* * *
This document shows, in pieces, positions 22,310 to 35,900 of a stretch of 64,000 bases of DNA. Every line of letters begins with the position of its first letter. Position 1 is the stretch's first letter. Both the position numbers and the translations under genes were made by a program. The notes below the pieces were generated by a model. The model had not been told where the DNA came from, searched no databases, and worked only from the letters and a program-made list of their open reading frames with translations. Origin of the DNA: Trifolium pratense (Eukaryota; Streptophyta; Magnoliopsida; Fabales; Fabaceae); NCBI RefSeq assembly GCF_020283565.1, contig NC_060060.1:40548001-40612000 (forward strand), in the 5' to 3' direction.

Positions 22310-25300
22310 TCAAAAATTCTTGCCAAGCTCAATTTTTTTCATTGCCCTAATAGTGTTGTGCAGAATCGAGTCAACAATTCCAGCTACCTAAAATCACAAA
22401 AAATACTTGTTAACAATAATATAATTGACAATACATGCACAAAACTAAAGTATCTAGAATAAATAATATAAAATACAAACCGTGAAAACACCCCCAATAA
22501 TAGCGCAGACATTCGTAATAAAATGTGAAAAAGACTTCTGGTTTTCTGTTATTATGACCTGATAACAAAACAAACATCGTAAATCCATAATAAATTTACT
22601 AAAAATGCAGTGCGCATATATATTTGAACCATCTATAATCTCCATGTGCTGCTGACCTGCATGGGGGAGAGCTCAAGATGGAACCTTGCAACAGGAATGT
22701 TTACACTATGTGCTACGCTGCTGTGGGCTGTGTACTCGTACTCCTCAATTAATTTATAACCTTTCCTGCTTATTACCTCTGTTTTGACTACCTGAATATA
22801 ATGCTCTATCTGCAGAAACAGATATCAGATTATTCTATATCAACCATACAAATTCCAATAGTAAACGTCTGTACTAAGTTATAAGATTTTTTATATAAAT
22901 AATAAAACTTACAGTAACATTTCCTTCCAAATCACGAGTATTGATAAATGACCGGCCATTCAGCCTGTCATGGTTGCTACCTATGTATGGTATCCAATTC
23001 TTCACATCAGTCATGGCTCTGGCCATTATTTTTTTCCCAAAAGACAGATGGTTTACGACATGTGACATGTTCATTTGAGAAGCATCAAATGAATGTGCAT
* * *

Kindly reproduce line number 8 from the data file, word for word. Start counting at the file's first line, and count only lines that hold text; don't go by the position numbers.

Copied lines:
22801 ATGCTCTATCTGCAGAAACAGATATCAGATTATTCTATATCAACCATACAAATTCCAATAGTAAACGTCTGTACTAAGTTATAAGATTTTTTATATAAAT